A bit more seriously, I had (emphasis on "had", as in past-tense) a brother who suffered greatly from substance abuse issues, which ultimately cost him his life.  Now I don't necessarily buy into the gateway drug argument against marijuana, as by that logic, smoking cigarettes could also fall under that category.  What I do wholeheartedly believe though is that substances designed to do nothing other than temporarily alter reality actually serve no useful purpose in life.  You see, that's the thing about altered realities:  They always lose to, as referenced in the play Rent, "actual reality".  For some, that notion of a temporary-but-altered reality is good enough.  The problem though is when the altered reality becomes so much more preferable than the real thing.  Having yet one more roadway into the temporary realm of unreality doesn't help society.

In the end, I suspect it is inevitable that marijuana use will become legal in Pennsylvania (and eventually the entire country).  Fast forward a few years after that and the campaigns against buzzed driving will start in earnest, along with additional resources to deal with the psychologically addicted.  It will be a movie we've already seen time and time again under the title of alcoholism.  This is basically a slow-moving train to nowhere, with the only real beneficiaries being those who find a way to legally monetize temporary excursions into the land of make-believe.

Friday, August 28, 2020

50 Shades of Elvis

Well, actually more like 8.

File this one under the category of "For no reason other than to just entertain me".

I'm convinced that, when you talk about the late Elvis Presley, it's simply not right to describe him in the singular.  In point of fact, I think there are actually 8 Elvises(1).  Allow me to explain.

Elvis #1:  Growing Up Elvis
This is the Elvis before there was an Elvis.  The blonde Elvis.  The Elvis with the burgeoning and almost un-natural attachment to his momma.  This the Elvis up until he made that initial recording at Sun Records (for, you guessed it, his momma).

Elvis #2:  Initial Fame Elvis
This is the "shaking his hips on national television and causing a commotion" Elvis.  The Elvis when most people think about Elvis.  The "Love me tender..." Elvis.  This is the epitome of all Elvis.

Elvis #3:  Army Elvis
This is Elvis when he joined the United States Army, stationed in Germany.  The Elvis who, while old enough to be in the Army, developed an almost un-natural attachment for a 14-year-old named Priscilla, who would later go on to be his wife " 'cilla".  This is the "your career is over" Elvis.  

Yet, life could not keep an Elvis down.    

Elvis #4:  Movie Elvis
This is the Elvis that made countless crappy movies, where Elvis always played a quasi-heroic outsider type who manages to save the day through elaborately staged 50's-era rock and roll songs.  Having seen a few Elvis movies myself, I defy anyone to binge-watch all of the Elvis movies and come out of the experience with most of their sanity in-tact.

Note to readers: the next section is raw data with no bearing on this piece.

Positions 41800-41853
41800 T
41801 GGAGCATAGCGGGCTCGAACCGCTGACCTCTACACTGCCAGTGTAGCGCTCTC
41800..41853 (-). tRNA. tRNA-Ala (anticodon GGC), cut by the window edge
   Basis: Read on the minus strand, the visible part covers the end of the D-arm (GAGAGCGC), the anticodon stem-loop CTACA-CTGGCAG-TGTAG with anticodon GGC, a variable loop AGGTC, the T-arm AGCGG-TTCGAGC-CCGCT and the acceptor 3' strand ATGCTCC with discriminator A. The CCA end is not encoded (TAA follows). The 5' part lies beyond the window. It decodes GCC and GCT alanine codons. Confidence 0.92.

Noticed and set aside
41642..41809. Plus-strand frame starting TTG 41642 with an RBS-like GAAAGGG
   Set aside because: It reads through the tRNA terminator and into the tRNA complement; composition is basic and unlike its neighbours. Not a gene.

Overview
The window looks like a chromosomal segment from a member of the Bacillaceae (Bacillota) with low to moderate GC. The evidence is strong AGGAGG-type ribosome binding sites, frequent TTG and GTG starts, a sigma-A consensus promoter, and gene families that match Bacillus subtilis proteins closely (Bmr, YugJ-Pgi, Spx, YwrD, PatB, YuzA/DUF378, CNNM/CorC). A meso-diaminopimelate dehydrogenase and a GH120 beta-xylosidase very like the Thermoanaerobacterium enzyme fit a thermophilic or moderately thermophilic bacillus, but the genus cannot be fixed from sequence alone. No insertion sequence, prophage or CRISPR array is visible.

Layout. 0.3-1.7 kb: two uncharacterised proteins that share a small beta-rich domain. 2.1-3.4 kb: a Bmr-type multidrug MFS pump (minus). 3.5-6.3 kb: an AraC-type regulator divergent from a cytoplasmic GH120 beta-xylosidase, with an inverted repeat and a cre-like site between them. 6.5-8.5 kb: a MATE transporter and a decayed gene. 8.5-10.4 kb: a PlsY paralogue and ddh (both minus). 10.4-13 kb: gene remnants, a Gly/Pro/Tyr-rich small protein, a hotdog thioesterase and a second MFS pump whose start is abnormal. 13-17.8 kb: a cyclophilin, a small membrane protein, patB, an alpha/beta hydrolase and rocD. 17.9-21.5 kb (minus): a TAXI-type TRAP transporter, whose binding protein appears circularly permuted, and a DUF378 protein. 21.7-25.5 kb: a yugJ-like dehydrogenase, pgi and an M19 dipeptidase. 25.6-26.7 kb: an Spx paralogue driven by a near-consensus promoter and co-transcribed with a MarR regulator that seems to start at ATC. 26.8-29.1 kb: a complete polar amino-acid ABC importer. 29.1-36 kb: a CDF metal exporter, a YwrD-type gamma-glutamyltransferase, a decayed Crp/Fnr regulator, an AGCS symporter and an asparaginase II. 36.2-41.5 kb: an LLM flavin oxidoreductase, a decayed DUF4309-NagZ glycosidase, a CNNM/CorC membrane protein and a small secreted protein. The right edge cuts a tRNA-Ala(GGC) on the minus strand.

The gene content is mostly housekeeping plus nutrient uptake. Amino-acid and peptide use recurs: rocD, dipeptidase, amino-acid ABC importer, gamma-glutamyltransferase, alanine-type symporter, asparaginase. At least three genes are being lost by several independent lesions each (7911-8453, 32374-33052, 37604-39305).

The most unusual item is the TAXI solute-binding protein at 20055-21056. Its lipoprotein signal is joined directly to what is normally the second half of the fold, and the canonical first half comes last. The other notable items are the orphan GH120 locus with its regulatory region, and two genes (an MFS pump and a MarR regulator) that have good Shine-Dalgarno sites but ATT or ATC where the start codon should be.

Elvis #5:  '68 Comeback Special Elvis
This is the black leather-clad Elvis who, tired of repeating the same movie over and over again like some endless run of Home Improvement episodes, decided(2) to get back to his roots.

Want more '68 Comeback Special Elvis?  Click HERE

Elvis#6:  Vegas Act Elvis (a.k.a. In The Ghetto Elvis)
This is the "okay, I am a singer again, so now what?" Elvis.  The Elvis who wasn't capable of being a contemporary of artists such as The Beatles.  The Elvis who apparently discovered plus-sized rhinestone jumpsuits and had a flair for belts only slightly smaller than your average World Wrestling Federation champtionship belt.  The Elvis who fancied himself a gun-tot'n real G-man and developed an unnatural affinity for, of all people, Richard Nixon.

("Nilvis" from Wikipedia)

This is also the "In the Ghetto" Elvis.  Seriously, listen to the song.  This song should be an auditory aid when teaching the concept of insincerity to junior high school students.

Elvis#7:  Dead on the Throne Elvis
This is the Elvis who died on the toilet at age 42.  The Elvis who technically suffered from cardiac arrest as a cause of death, but given the circumstances, including his insatiable appetite for certain drugs, it's not much of a stretch to come to the conclusion that Elvis actually died from chronic constipation(3).  That's a crappy way to die(4)

More on the death of Elvis, all be it a sanitized version, can be found HERE.

Elvis#8:  Revisionist History Elvis
This is the Elvis of Graceland.  The Elvis of countless impersonators.  The Elvis of legend and lore.  The Elvis that didn't have an unnatural affinity for his momma, didn't date a minor, didn't have Col. Tom Parker strong-arm songwriting credits away from actual song-wrinters(5) and wasn't the demanding customer of proto-Dr.Feelgood drug-dealer Doctor Nicky(6)

A final note of sorts:  
I don't dislike Elvis.  I really don't.  I grew up listening to some of his music, and as noted above, I've seen far too many Elvis movies (a.k.a. Elvis#4) in my life.  I'll also note that, when you look at what this guy packed into a life of 42 years, well, it's nothing short of truly amazing.